Textiles in America by Florence M. Montgomery
I put off writing this one for a while, on account of the scope of this book. It's massive: a veritable encyclopedia of over two centuries worth of fabric. The book has two distinct sections: first, an overview of furnishings from the mid-17th to mid-19th centuries. The second portion is a massive glossary of fabric terms, which is decidedly a reference volume, and not meant for reading straight through.
The first portion (about 140 pages) deals with British and American textile furnishings: in general room overviews first, then with specific focus on bed draperies, curtains, and upholstery. Period images, designs, and surviving examples are used liberally throughout.
The main appeal of this book, in my opinion, is it's 238-page Fabric Dictionary. The fabrics are arranged alphabetically, by their most common name (with cross references for related fabrics, alternate names, and types). So, when you come across an unfamiliar term in your period reading, like Clara Solomon mentioning her "barege dress" in her 1862 diary, Textiles in America will helpfully provide that this is "a dress material of gauze weave with a worsted warp and silk weft." The gauze entry will further clarify that "a thin light, transparent fabric woven in a crossed-warp technique" is meant. While only a few of the entries have pictures adjacent to the descriptions, most include quotations from period sources to help provide dates as well as price, usage or design information. Depending on the information available, one entry may range from a single sentence up to an entire page. Alternative spellings or names are included for many of the fabrics. Entries on textile finishing processes are also included, such fulling and copperplate or woodblock printing. Images within the dictionary are black and white; sixty pages of color plates are included between page 140 and 141.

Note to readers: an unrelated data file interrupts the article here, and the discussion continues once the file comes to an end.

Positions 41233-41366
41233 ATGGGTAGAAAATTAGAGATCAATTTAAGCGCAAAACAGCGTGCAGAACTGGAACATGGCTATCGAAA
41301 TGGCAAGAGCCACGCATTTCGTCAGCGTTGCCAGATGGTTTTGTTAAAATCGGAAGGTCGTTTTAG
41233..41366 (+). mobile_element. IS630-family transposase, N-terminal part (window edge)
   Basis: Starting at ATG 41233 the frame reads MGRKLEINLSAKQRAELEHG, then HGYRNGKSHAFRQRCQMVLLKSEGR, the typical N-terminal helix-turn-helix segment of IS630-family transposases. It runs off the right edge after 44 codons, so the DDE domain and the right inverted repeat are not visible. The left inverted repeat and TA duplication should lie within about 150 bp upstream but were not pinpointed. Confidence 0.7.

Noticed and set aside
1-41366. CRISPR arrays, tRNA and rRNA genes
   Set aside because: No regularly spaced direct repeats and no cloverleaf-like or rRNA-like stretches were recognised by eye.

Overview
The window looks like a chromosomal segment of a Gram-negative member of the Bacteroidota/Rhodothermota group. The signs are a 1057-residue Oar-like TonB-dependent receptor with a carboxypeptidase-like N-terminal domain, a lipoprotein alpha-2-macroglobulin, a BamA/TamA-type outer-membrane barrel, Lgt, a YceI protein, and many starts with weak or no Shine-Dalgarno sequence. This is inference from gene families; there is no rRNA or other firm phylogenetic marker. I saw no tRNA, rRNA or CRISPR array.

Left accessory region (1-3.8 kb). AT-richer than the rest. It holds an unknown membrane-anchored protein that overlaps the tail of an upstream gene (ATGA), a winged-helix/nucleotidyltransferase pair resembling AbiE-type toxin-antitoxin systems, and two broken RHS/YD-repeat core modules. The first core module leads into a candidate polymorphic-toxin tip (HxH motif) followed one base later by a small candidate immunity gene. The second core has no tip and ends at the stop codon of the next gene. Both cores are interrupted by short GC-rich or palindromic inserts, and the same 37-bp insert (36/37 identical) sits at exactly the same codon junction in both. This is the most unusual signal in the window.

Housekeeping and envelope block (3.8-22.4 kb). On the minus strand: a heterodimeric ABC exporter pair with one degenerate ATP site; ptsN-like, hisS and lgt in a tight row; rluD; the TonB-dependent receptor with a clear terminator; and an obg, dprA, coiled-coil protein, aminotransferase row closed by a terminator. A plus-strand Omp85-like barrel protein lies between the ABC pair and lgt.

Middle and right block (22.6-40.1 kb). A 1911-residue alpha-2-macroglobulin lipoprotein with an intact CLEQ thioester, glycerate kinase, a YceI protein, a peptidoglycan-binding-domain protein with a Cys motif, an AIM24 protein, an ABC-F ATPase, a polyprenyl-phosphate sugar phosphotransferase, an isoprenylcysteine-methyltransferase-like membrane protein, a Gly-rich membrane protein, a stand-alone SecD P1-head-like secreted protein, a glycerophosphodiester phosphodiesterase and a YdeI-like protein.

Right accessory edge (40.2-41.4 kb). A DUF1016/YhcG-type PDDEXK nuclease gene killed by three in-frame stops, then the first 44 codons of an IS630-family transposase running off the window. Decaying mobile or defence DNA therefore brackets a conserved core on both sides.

Textiles in America quotes extensively from original sources over two centuries, including textile references from the period, store ledgers, and letters. It also does a lovely job of citing its sources in-line and through footnotes. The final portion is a thirty-page bibliography of primary and secondary sources, some of which are annotated.
Accuracy: High, and well-cited. The year range is extensive, so check the dates when looking up a fabric.
Strongest Impression: This probably isn't the first book you want to buy for learning about period textiles for garments. Additionally, the price and size may be prohibitive to some. However, it's a wonderful reference for delving deeper into the varieties of historic textiles, and for deciphering unfamiliar fabric terms in period writings. I can see it being especially desirable for historic household furnishing or textile production enthusiasts.